When countries climb the ladder of globalization, their populations get fatter. The average obesity rate in the countries measured was 12 percent. And for each statistically significant step up in globalization, the co-authors saw a pronounced rise of 20 percent in the proportion of obese population, although the rates appear to level off after a higher level of globalization is reached.
In the next graph, the number of calories consumed each day is plotted against globalization levels.
Variation of Caloric Intake and Globalization
As globalization kicks in, we consume a lot more calories. And this correlation does not level off. In fact, for every extra globalization point, we eat an extra 74.8 calories per day -- the equivalent of a small piece of fruit.
But it isn't fruit we're reaching for. For every extra point of globalization, the population is eating an extra 17 grams of fat. Over time, the pattern is clear. The average U.S. citizen, for example, increased her daily fat intake from 138 grams to 163 grams over the past 15 years. That is more than one extra gram of fat for every year.
Kinds of Globalization
So why is globalization making us fat? To find clues, Costa-Font and Mas distinguish between the various international links that make up what we know as globalization.
The KOF and other indices break globalization down into three categories:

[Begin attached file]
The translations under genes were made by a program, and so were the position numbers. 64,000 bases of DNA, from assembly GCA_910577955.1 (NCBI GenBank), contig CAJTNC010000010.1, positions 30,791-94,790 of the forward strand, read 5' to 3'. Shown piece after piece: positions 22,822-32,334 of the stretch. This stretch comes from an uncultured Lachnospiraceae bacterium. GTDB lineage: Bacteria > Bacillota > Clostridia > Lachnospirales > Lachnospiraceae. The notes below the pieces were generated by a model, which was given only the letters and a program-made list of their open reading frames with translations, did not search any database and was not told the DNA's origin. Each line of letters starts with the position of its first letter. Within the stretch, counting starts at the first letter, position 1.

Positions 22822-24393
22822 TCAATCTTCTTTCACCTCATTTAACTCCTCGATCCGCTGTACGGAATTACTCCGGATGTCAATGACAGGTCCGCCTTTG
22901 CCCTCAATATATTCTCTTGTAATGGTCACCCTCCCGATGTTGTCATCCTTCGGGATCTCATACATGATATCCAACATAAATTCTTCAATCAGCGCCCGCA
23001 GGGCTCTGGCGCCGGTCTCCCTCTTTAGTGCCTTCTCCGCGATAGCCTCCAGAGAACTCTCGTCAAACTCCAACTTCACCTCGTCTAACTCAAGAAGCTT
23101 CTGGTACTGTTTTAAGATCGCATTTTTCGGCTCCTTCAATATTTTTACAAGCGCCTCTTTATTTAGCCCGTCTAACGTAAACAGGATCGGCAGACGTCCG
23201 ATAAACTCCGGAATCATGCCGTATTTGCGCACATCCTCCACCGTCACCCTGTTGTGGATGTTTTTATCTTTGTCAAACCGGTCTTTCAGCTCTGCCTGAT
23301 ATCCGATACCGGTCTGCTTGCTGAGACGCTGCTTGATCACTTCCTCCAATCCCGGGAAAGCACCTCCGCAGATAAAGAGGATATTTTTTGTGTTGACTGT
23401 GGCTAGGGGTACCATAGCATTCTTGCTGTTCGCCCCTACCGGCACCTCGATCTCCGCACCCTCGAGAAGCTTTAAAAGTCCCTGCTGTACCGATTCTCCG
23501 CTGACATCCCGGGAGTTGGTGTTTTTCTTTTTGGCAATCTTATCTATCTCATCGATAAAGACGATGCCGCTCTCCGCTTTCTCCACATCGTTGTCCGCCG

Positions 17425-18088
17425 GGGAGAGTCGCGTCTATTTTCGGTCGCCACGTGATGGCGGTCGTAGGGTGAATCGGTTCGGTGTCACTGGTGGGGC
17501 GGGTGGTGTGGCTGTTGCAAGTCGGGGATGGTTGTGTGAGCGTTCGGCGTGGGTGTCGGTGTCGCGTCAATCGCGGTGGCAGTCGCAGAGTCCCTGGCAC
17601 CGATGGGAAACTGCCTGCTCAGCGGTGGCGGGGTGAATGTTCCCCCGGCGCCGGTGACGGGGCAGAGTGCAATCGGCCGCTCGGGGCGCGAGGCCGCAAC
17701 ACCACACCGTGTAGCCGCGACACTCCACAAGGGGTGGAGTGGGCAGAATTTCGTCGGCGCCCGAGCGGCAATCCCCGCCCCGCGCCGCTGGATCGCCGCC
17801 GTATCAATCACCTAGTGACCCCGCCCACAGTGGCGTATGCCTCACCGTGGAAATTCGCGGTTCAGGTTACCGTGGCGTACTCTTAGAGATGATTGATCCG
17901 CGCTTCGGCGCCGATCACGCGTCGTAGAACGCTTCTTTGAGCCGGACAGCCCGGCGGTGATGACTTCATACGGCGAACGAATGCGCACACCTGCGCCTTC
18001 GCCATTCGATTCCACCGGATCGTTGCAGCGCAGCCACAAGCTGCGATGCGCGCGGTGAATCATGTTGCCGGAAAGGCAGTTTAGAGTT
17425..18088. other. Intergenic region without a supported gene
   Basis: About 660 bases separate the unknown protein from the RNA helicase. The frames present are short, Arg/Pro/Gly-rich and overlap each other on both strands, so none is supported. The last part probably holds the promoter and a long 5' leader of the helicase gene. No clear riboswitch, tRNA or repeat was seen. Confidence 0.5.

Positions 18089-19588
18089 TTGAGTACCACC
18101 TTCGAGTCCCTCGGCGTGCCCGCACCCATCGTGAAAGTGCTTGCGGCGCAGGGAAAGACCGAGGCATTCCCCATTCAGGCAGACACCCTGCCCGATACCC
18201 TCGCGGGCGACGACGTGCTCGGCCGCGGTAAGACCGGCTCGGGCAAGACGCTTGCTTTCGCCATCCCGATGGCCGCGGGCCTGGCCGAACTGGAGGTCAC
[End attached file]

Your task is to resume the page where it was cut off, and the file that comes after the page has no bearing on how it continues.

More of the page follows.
Economic dimensions (trade flows, etc.).
Political dimensions (treaties, foreign embassies, etc.).
Social dimensions (the spread of ideas, information, images and people).
In addition, the co-authors introduce an extensive list of control variables to better understand how globalization might affect obesity. These control variables include changes in GDP, income inequality levels, food prices, urbanization, education levels and population growth.
As a result, the co-authors found the economic dimensions easy to explain. For example, when food prices climb, we often end up eating cheaper things -- often junk food.
As Mas put it: "When you have all the obvious things under control, you're left with the hardest, biggest part of the mystery: the social dimension. It accounts for a very significant percentage of all the results.... We know it's key, but we just don't understand exactly why."
Stopping Globesity at Its Source
Knowing what is making us fatter on a global scale is a key first step to finding remedies. The social dimension of the globesity problem merits further research. Which are the most important social factors? Does watching blockbusters make you eat more than, say, classic French cinema? How does being close to the global mainstream affect obesity? And what might the omnipresence of mobile phones be doing to our waistlines?
In the meantime, opportunities abound in many industries to promote prevention and healthy habits, Mas notes. Healthy interventions are key, as the globalization trend continues. Examples include more nutritious foods, new designs in sports clothes and emerging initiatives to bring together big data, knowledge and technology to promote healthy lifestyles. Mas says that it's time to start thinking about health beyond traditional health care.
Methodology, Very Briefly
The authors studied a panel of 26 countries over the years 1989-2005, the period when globalization took off most dramatically. The data contains the maximum number of countries whose data could be collected at the time of analysis, over the longest period. A number of controls were included to take into account such other factors as urbanization, lower food prices and women's increased participation in the labor market.
Núria Mas acknowledges financial support from Spanish Ministry of Science and Innovation ECO2012-38134 and AGAUR 2009 SGR919.